The timing of China's fiscal announcement this weekend is notable. It comes just ahead of the White House economic summit of G20 countries. As that meeting approaches, an outgoing US president, a not-yet-US-president, and a lame-duck US Congress are discussing a second stimulus plan costing maybe $100 billion to $200 billion--which might happen before the inauguration, or possibly not. Meanwhile China's government stuns global markets by promising to inject nearly $600 billion of spending on infrastructure and social welfare this year and next. Supposing the US plan ends up providing $200 billion, that would be roughly 1.5 per cent of US GDP; $600 billion is roughly 15 per cent of China's GDP. Remind me, which country is taking the lead in managing the global economy?
True, doubts surround the details of China's proposal. It's unclear how much of what they are proposing is really additional to existing plans. And of course the timing was not determined entirely by the approaching summit. Figures about to be released are expected to show a sharp deceleration in Chinese growth; announcing a big stimulus in anticipation of this makes sense domestically. Nonetheless, the new initiative--described by Chinese officials as "massive"--sure gives President Hu Jintao something talk about when he meets George Bush later this week. Up to now, the US and the West have been urging China to do more to help stabilize the world economy. Suddenly, China is setting the pace and it is the US and Europe that are dragging their feet. A sign of things to come?
While giving that some thought, here is some useful prep on the summit. Morris Goldstein at the Peterson Institute for International Economics reiterates his "ten-plus-ten" plan with characteristic force and clarity. And in a remarkable feat of timeliness, VoxEU publishes a collection of short and (putting China's announcement to one side) bang up-to-date essays in an electronic volume edited by Barry Eichengreen and Richard Baldwin, "What G20 leaders must do to stabilise the economy and fix the financial system". It includes fast accessible pieces by many of the best international-economics and finance scholars in the world, including Willem Buiter, Raghuram Rajan, Dani Rodrik, Michael Spence and others. By the way, my spirits lifted to see Dani, who is usually inclined to pick holes in the orthodox case for open markets on the grounds that it is all so complicated, propose these refreshingly simple-minded phrases for inclusion in the final communique:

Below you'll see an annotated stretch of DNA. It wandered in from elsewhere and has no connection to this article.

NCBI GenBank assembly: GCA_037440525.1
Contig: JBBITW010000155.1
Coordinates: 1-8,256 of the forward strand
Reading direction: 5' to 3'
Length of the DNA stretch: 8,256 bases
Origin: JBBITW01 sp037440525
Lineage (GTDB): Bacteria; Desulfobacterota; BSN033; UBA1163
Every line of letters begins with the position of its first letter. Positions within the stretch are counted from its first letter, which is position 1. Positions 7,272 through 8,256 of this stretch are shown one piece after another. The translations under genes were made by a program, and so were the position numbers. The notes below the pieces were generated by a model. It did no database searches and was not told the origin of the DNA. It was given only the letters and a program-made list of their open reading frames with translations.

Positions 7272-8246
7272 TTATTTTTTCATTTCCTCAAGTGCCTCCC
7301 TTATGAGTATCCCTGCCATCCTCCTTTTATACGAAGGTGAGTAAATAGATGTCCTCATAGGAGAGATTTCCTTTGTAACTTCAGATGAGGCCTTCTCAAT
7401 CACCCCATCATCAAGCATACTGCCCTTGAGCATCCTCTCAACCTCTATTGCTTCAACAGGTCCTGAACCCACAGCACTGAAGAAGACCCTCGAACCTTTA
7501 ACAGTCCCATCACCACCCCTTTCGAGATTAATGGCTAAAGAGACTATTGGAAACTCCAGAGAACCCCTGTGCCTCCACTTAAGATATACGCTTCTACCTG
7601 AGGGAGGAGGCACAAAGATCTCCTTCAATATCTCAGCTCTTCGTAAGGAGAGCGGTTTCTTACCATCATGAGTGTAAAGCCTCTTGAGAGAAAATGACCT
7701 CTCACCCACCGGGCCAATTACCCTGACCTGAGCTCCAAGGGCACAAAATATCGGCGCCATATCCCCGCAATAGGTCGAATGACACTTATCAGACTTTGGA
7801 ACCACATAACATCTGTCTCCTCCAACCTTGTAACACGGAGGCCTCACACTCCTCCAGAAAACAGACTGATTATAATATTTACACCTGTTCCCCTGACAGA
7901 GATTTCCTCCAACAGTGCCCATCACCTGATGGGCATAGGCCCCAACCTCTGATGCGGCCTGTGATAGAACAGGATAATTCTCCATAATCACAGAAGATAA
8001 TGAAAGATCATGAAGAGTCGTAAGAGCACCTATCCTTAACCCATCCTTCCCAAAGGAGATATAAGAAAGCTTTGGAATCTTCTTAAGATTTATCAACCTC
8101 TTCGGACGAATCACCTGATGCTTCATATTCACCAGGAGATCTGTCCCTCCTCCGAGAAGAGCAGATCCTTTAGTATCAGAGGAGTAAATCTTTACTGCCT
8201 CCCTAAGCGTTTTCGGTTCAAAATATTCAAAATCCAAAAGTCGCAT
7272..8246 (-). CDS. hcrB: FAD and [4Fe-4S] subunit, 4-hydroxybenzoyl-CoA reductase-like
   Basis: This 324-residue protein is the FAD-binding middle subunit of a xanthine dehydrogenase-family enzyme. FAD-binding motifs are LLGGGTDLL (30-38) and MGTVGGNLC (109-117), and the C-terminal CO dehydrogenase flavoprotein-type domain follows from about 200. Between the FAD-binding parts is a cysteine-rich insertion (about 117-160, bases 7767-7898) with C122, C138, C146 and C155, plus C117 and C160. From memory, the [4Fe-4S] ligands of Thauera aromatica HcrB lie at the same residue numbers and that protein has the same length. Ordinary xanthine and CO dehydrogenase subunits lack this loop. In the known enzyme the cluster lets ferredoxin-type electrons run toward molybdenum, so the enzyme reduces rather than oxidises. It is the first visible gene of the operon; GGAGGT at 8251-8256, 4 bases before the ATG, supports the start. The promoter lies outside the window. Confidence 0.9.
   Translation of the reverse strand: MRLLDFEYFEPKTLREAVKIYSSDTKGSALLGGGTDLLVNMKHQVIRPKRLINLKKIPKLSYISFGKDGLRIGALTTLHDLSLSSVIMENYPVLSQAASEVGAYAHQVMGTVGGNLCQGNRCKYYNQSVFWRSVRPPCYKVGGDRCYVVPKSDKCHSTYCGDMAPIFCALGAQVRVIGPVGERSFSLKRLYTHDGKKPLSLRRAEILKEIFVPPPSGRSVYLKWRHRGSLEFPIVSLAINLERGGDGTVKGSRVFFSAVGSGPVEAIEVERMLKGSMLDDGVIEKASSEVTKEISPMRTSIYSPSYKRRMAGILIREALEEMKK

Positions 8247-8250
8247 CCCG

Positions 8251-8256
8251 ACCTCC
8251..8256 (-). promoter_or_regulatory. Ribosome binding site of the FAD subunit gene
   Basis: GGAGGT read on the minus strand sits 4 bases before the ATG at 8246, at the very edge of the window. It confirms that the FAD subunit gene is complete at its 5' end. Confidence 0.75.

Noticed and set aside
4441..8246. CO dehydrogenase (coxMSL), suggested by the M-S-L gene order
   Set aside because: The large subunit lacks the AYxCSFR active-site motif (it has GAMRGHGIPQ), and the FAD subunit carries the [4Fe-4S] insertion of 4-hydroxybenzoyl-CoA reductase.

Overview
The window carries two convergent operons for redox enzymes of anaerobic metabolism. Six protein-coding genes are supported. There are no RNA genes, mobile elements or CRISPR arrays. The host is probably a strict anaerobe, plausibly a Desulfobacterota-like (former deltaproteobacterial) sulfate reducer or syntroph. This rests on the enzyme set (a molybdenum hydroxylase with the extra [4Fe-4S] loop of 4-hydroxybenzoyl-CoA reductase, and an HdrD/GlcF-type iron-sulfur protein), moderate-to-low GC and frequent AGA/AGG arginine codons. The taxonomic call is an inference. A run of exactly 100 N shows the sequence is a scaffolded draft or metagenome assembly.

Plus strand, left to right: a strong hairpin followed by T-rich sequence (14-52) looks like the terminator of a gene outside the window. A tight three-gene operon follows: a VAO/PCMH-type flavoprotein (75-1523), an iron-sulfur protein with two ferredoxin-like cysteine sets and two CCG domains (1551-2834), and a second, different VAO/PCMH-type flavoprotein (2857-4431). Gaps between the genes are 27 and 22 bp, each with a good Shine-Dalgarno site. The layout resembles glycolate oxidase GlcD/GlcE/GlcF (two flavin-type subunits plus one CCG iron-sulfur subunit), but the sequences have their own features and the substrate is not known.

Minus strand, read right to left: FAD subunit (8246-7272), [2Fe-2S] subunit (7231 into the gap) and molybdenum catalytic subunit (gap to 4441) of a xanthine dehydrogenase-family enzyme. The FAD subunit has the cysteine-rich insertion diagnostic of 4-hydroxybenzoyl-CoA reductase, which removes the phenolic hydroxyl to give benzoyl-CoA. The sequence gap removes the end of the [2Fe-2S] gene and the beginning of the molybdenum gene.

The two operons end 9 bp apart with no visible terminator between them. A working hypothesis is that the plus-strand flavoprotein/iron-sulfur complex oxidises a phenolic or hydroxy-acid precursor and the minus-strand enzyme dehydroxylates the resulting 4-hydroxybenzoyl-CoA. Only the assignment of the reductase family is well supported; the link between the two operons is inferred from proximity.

The weeks and months ahead will be trying times for economic policymakers everywhere, as they try to contain the fallout for output and employment. Raising trade barriers against imports will be a temptation, especially when currencies fluctuate so much. But the experience with the Great Depression teaches us that this is the surest way to magnify the costs of the crisis, and to spread it to other countries. Hence the most serious challenge for the global trading regime at the present is to ensure that the financial and economic crisis does not lead to a vicious cycle of protectionism, greatly exacerbating the economic downturn.
So we jointly commit ourselves in public to not raising protectionist barriers in response to perceived threats to employment from imports. We further ask the secretariat of the World Trade Organization to monitor and report unilateral changes in trade policy, with the purpose of "naming and shaming" G20 members that depart from this commitment.
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